One of the most insidious forms of skin destruction occurs when massive amounts of thermolysis power are applied again, and again, to an area of skin. I have promised myself I would not mention any other operators who do this, but operators of this type are widely advertised and loudly supported.
When the temperature of 212 degrees Fahrenheit (100 degrees C) is reached, things happen. Ideally, the temperature for thermolysis hair kill is 172 degrees Fahrenheit. However, the operator is given only two ways to control that temperature and neither of them is all that accurate. Of course, it is impossible to insert a thermometer to measure the process at work, but only by controlling time of treatment and intensity of treatment can we change the temperature. The equipment is incapable of measuring the exact temperature and only knowledge and experience can affect the results. Also, operators are confronted with a wide variety of skin moisture types and even areas of the same face are different in their moisture content. Moisture plays a significant role in the heating characteristic of thermolysis. Most often bad thermolysis is observable near the corners of the mouth and around the lips, areas of high moisture content. In addition to the discussion earlier about the drying out of skin at 212 degrees, we have the damage to collagen. Again this is very observable in the upper lip and the corners of the mouth.
Two unintended victims of high power thermolysis are the sebaceous glands and the bulge. The sebaceous glands secrete sebum which is an oil that coats the hair shaft and provides lubrication in and around the area. The path of destruction in Thermolysis forms a concentric ring around the needle and extending easily to 1/4 inch diameter. While this area includes the outer follicle, believed to be the source of hair re-growth, it also includes the sebaceous glands without which the skin begins a slow gradual drying out and premature lines, wrinkles and aging.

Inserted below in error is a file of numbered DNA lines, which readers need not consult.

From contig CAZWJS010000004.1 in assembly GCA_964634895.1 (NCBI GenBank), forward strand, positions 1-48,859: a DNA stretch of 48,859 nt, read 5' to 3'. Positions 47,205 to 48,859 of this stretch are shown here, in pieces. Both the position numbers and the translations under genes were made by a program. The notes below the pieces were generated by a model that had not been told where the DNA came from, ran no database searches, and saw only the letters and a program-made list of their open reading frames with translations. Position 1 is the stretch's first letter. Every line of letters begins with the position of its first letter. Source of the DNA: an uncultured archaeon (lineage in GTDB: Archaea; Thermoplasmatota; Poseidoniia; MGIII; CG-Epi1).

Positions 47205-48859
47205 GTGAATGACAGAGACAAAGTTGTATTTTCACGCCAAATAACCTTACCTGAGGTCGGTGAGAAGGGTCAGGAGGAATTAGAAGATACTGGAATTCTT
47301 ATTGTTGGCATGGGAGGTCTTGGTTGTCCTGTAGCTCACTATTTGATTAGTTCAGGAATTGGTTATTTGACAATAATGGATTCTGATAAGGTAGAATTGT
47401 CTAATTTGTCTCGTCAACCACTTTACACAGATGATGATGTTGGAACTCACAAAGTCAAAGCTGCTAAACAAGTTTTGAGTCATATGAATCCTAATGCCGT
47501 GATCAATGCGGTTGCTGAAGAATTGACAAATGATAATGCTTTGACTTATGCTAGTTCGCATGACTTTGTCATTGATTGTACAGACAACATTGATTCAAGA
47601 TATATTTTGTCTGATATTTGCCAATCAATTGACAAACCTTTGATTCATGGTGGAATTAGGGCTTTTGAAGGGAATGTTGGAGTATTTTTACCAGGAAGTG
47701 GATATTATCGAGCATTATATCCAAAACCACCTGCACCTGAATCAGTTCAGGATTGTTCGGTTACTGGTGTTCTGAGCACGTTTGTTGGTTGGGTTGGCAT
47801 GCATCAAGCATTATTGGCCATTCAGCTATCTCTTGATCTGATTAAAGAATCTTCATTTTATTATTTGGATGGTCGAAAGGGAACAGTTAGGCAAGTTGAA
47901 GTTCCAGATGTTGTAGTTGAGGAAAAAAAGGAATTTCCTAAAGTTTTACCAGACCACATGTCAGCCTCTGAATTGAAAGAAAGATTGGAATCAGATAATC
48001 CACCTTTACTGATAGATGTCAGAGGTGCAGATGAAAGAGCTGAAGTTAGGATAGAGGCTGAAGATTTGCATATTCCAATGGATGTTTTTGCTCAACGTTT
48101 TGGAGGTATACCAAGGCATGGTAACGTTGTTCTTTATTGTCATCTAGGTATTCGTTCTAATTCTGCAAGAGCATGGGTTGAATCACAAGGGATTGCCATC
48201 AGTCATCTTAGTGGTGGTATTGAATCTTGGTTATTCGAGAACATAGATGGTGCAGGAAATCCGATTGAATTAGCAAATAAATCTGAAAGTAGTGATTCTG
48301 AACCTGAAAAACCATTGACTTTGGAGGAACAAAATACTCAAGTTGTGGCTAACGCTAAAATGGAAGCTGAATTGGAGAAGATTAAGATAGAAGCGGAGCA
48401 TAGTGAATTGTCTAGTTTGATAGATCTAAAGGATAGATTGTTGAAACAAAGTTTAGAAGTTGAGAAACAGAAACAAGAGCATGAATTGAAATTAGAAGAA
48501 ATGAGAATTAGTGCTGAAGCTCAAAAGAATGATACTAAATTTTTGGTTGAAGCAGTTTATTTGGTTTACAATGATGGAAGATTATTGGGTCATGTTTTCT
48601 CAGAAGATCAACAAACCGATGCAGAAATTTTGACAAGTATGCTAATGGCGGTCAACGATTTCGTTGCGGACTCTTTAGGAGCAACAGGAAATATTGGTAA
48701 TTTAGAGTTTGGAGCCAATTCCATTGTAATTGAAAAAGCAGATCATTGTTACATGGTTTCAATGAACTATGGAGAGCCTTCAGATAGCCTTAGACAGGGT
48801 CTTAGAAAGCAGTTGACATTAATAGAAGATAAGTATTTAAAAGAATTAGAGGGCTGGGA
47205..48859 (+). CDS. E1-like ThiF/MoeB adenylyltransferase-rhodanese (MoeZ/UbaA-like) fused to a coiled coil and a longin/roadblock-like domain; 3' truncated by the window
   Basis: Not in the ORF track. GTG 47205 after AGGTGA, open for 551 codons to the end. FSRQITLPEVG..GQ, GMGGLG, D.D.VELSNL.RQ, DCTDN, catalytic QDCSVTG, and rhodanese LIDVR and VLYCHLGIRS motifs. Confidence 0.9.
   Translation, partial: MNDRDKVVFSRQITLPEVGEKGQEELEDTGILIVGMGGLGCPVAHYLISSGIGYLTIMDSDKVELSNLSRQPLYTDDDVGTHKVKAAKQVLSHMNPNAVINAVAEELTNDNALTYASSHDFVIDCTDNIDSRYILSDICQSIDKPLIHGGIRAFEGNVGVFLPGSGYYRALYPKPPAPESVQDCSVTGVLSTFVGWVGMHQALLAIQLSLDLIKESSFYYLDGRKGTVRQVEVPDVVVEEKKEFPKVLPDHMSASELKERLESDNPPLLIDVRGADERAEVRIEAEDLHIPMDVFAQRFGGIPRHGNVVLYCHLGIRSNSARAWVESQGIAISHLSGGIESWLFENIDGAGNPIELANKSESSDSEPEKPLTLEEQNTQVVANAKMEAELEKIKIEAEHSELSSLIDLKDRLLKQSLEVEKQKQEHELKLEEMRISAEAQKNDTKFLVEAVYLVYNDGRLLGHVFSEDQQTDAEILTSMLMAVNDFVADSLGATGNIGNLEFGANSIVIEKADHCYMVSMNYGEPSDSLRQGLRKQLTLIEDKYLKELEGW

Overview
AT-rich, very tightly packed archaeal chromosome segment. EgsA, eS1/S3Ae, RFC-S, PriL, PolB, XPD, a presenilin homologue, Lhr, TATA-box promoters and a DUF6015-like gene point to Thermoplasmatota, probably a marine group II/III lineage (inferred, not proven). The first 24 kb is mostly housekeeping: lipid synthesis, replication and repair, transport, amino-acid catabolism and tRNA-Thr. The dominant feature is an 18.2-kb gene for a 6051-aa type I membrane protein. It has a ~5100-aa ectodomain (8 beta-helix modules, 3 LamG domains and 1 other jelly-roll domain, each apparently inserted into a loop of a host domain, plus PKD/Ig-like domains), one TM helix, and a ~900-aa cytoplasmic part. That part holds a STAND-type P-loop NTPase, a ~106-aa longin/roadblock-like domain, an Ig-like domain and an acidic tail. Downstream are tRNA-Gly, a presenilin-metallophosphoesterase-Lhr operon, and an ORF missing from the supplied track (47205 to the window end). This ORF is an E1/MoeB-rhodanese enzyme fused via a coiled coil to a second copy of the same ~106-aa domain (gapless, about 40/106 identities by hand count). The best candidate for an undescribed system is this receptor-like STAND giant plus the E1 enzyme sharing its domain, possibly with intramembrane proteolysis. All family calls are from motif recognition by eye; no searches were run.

But WAIT! Two for ONE. Included in this very same swath of destruction is the bulge. Only recently discovered, the bulge provides undifferentiated stem cells. (Please see the June 2001 Scientific American article: “hair-Why It Grows-Why It Stops”) The exact purpose of these stem cells is not understood, but it is believed that they help repair the damaged follicle (Boo, Hiss, Boo). HOWEVER, it is also believed that they are capable of providing the ability for the skin to repair itself in the event of any other damage. Given the damage the goes on during electrolysis, Galvanic or Thermolysis or Blend, this could be a very good thing. However the bulge is located at almost ground zero in Thermolysis. Dead bulge, no skin repair. This also can lead to dry, aging skin with loss of flexibility.
Collagen is an integral part of deep tissue and is what helps the skin retain its shape and suppleness. You may be familiar with the use of collagen injections to accentuate areas of the face that are aging. It is thought that part of the aging process is the gradual wearing down of collagen and certainly in the skin, that process is observable. But collagen also has another characteristic. It reduces itself to gelatin when heated to 212 degrees and is carried away from the site of destruction as waste product. It is usually replaced in some part by more dense tissue in a process called fibrosis. What results is the formation of more dense and inflexible scar tissue, usually sunken below the level of healthy skin.
This photo, taken almost 3 years after the damage was done, clearly shows (lower center) the concave texture of the skin caused by the development of scar tissue.
The end result of excessive heating of the skin by the use of thermolysis (also, see my section on laser) is the gradual replacement of soft supple skin with a much harder and less flexible form of scar tissue. The result can often take as long as 10-15 years to be completely evident. What is evident at that time is skin which is excessively wrinkled and a smile that looks more like the parting of a theater curtain.
For the last 20 years, I have continually heard the sour grapes of “burn victims” who have been badly scarred by the providers of quick and dirty Thermolysis. In fact, after my site went up, one provider went so far as to flame me for such blasphemy as you have read above and then later changed the label of their work to “RF” or “Radio Frequency Electrolysis”. So, yes RF can do damage also. BUT the quick fix that was loudly proclaimed as a fix for the quick fix (flash thermolysis) was dermabrasion or chemical skin peels. What resulted in one notable case was 3 peels that successively revealed even more extensive scar tissue. The damage is far more extensive BELOW the skin and not necessarily as visible. However, removing the cover can show the world just how extensive this type of RF burn scarring can be. Caveat Emptor.